Fraud detection is a growing business amid ever-increasing security threats. A typical organization losing 5% of revenue each year to fraud, corresponding to annual losses exceeding $3.5 trillion worldwide. Cyber security often makes headlines as the culprit — and it is central to Friday’s meeting between President Barack Obama and China’s President Xi Jinping.

Consider the following:

  • A typical organization loses 5% of revenue each year to fraud, corresponding to annual losses exceeding $3.5 trillion worldwide
  • The median loss caused by fraud is $145,000
  • 22% of fraud cases involve losses of at least $1 million
  • The median duration of fraud cases is 18 months (amount of time from when the fraud commenced until it was detected)

Source: ACFE Report to the Nations on Occupational Fraud and Abuse, 2014  

Cyber security is a particular threat in the healthcare industry, where IDC analysts predict 50% of healthcare organizations will have experienced 1-5 cyber attacks before 2015 is over. That risk is expected to rise as 2016 approaches. And the statistics do not improve. Research in 2014 conducted by MIT Technology Review revealed that cyber attacks on hospitals increased 600% in just ten months.

Digital disasters force healthcare organizations to restrict access to critical records and disrupt system interoperability not just for compromised systems but for all systems. Having a flexible recovery strategy can eliminate this knee jerk reaction.                            

Modernizing Disaster Recovery


The traditional view of disaster recovery as a “check the box” measure, or as an “elective procedure,” is rapidly shifting, especially in the face of strengthening and persistent threats, such as cyber attacks.

Healthcare organizations realize that today’s contingency planning must guarantee recoverability at all levels to support ongoing patient care as well as compliance with government regulations. The most effective disaster recovery plans can also be used during scheduled downtime such as migrations, upgrades, and maintenance, while fulfilling business and continuity of business operations.

“The data shows that even the most data-savvy hospital system is prone to attack. Implementing — and maintaining — a forward-thinking Managed Disaster Recovery plan is not just cutting edge, but imperative to upholding The Patient Bill of Rights,” says Paul Mockenhaupt, Senior Vice President, Innovation and Development at Velocity Technology Solutions.


Developing an Effective Healthcare Disaster Recovery Plan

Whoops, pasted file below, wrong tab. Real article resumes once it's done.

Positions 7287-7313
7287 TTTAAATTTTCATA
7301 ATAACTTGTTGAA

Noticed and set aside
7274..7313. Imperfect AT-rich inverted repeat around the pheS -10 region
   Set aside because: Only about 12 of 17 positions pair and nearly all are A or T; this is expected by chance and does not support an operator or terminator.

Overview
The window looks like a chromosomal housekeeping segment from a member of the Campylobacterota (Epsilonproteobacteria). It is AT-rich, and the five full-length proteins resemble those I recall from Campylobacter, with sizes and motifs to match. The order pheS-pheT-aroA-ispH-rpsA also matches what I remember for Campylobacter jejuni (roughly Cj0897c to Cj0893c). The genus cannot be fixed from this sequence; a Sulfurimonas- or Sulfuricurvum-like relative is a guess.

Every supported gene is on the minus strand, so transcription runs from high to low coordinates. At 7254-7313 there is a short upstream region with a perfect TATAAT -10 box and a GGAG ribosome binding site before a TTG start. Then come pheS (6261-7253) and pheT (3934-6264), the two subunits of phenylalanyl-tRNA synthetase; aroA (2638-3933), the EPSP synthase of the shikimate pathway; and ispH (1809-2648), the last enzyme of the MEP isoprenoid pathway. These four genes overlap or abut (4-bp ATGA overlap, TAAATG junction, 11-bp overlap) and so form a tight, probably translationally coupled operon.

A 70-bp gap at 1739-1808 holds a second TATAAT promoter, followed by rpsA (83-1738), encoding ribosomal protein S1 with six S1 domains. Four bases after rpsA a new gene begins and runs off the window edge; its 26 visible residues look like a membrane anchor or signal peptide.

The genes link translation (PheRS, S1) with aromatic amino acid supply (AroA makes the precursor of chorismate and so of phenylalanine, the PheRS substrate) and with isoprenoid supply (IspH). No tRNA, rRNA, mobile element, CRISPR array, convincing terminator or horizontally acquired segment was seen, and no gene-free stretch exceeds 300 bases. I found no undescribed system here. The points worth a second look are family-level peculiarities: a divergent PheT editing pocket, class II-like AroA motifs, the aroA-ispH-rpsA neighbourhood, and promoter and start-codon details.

The first step in disaster recovery planning is to conduct a business impact analysis (BIA). This involves identifying which systems and applications are most critical for operations and then prioritizing them in order for recovery. In the case of a healthcare organization, this includes determining the impact to patients and care delivery.


As part of your business impact analysis, three key measures of disaster recovery must be established:


  • Maximum Tolerable Downtime (MTD) - MTD is the total amount of time the system owner can accept for a business process outage or disruption including all intact considerations.               
  • Recovery Time Objective (RTO) - RTO is the maximum amount of time that a system resource can remain unavailable before there is an unacceptable impact on business process.
  • Recovery Point Objective (RPO) - RPO represents the point in time prior to a disruption to which business process data must be recovered after an outage          


Once MTD, RTO, and RPO are established for each business process, application, and system, a recovery strategy can be developed to meet your business objectives.            


Business Drivers: RPOs and RTOs are moving from days to hours                                    

  • Avoiding data loss is a top priority
  • Protecting data is the number one business driver
  • Protecting patient data is of utmost concern                                


Recovery Time Objectives                                             

The next step is to identify possible points of failure and develop a strategy to address vulnerabilities. This is the point at which many healthcare providers begin discussing cloud-based disaster recovery plans.


Once seen as a security risk, cloud computing is now considered a security advantage compared to on-premise deployment, according to a recent survey of healthcare CIOs.


If a decision is made to migrate to a cloud-based model, IT leaders must determine which aspects of the existing plan, including storage, data backup, replication and types of data can be addressed using a cloud disaster recovery solution.


To learn more about Disaster Recovery as a Service and get our HIPAA compliant IT Contingency Plan checklist, click here.